Nebraska Revised Statute 27-702

Chapter 27 Section 702

27-702.

Rule 702. Testimony by experts; when.

If scientific, technical, or other specialized knowledge will assist the trier of fact to understand the evidence or to determine a fact in issue, a witness qualified as an expert by knowledge, skill, experience, training, or education, may testify thereto in the form of an opinion or otherwise.

Source

  • Laws 1975, LB 279, § 50.

Annotations

  • 1. When evidence is admissible

  • 2. Evidence allowed

  • 3. Trial court discretion

  • 4. Miscellaneous

  • 1. When evidence is admissible

  • A trial court can consider several nonexclusive factors in determining the reliability of an expert's opinion: (1) whether a theory or technique can be (and has been) tested; (2) whether it has been subjected to peer review and publication; (3) whether, in respect to a particular technique, there is a high known or potential rate of error; (4) whether there are standards controlling the technique's operation; and (5) whether the theory or technique enjoys general acceptance within a relevant scientific community. State v. Braesch, 292 Neb. 930, 874 N.W.2d 874 (2016).

  • Absent evidence that an expert's testimony grows out of the expert's own prelitigation research or that an expert's research has been subjected to peer review, experts must show that they reached their opinions by following an accepted method or procedure as it is practiced by others in their field. State v. Braesch, 292 Neb. 930, 874 N.W.2d 874 (2016).

  • Before admitting expert opinion testimony under this section, a trial court must determine whether the expert's knowledge, skill, experience, training, and education qualify the witness as an expert. If an expert's opinion involves scientific or specialized knowledge, a trial court must determine whether the reasoning or methodology underlying the testimony is valid (reliable). It must also determine whether that reasoning or methodology can be properly applied to the facts in issue. State v. Braesch, 292 Neb. 930, 874 N.W.2d 874 (2016).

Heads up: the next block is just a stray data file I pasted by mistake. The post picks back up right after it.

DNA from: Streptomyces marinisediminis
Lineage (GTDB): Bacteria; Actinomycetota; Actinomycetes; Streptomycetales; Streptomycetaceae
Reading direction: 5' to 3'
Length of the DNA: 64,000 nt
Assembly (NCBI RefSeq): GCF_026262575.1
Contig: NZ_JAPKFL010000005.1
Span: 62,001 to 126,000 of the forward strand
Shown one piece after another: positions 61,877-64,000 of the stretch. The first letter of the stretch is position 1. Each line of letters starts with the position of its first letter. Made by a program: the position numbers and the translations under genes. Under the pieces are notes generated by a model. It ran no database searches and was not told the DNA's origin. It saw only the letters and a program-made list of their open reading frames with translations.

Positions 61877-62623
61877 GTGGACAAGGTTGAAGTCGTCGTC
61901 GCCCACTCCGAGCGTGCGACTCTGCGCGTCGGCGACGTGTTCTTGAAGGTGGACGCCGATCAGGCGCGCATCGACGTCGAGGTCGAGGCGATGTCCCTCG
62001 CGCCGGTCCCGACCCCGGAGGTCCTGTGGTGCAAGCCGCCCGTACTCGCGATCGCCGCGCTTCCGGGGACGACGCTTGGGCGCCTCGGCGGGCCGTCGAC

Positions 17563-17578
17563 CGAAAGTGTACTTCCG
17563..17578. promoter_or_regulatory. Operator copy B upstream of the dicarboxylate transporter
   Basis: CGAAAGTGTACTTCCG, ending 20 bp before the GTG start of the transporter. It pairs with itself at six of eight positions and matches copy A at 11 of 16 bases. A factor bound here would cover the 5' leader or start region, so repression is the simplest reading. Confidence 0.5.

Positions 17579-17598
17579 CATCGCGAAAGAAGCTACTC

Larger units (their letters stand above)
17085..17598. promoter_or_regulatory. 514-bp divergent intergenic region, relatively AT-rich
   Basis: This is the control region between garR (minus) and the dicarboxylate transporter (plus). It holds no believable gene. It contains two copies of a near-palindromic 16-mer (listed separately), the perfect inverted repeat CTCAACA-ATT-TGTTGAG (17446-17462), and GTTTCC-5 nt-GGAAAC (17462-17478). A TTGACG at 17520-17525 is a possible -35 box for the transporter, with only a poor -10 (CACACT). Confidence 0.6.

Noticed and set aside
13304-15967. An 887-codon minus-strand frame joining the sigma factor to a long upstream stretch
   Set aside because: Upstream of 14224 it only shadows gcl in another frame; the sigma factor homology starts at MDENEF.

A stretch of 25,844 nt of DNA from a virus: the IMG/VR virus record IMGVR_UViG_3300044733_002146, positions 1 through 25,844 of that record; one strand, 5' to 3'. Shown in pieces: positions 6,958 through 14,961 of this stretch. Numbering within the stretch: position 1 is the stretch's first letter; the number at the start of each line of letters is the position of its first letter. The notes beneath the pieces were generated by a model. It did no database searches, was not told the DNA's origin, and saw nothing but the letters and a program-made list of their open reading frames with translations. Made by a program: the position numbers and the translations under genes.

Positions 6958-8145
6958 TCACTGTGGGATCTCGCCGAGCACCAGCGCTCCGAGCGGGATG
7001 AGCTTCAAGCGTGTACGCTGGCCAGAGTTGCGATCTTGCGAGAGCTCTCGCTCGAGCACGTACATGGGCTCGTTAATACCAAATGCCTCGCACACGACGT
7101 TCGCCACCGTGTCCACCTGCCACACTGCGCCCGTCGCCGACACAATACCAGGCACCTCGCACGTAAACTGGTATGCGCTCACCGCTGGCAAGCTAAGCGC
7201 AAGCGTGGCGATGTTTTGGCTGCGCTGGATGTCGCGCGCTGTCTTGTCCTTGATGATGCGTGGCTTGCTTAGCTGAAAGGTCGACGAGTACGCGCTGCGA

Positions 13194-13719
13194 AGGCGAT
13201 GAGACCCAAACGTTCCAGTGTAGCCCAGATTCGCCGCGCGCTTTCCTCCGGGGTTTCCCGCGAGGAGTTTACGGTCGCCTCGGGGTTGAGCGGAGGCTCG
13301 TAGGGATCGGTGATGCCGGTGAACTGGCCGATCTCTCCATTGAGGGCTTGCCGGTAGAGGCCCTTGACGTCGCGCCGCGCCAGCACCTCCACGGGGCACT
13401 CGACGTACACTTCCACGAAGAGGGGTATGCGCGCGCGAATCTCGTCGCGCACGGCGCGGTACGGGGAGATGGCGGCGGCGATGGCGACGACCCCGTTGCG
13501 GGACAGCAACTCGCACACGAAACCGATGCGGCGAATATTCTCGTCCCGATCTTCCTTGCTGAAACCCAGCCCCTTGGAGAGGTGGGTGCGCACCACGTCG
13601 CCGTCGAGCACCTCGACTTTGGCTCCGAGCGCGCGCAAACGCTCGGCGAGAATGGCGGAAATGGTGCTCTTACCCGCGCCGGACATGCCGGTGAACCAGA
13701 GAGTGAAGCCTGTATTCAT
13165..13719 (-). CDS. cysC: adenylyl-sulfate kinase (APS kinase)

• To be admissible, an expert's opinion must be based on good grounds, not mere subjective belief or unsupported speculation. A trial court should not require absolute certainty in an expert's opinion, but it has discretion to exclude expert testimony if an analytical gap between the data and the proffered opinion is too great. State v. Braesch, 292 Neb. 930, 874 N.W.2d 874 (2016).

  • Fundamentally, it is always the burden of the proponent of the evidence to establish the necessary foundation for its admission, including its scientific reliability under Daubert v. Merrell Dow Pharmaceuticals, Inc., 509 U.S. 579, 113 S. Ct. 2786, 125 L. Ed. 2d 469 (1993), and Schafersman v. Agland Coop, 262 Neb. 215, 631 N.W.2d 862 (2001). State v. Casillas, 279 Neb. 820, 782 N.W.2d 882 (2010).

  • A trial court should admit expert testimony if there are good grounds for the expert's conclusion notwithstanding the judge's belief that there are better grounds for some alternative conclusion. King v. Burlington Northern Santa Fe Ry. Co., 277 Neb. 203, 762 N.W.2d 24 (2009).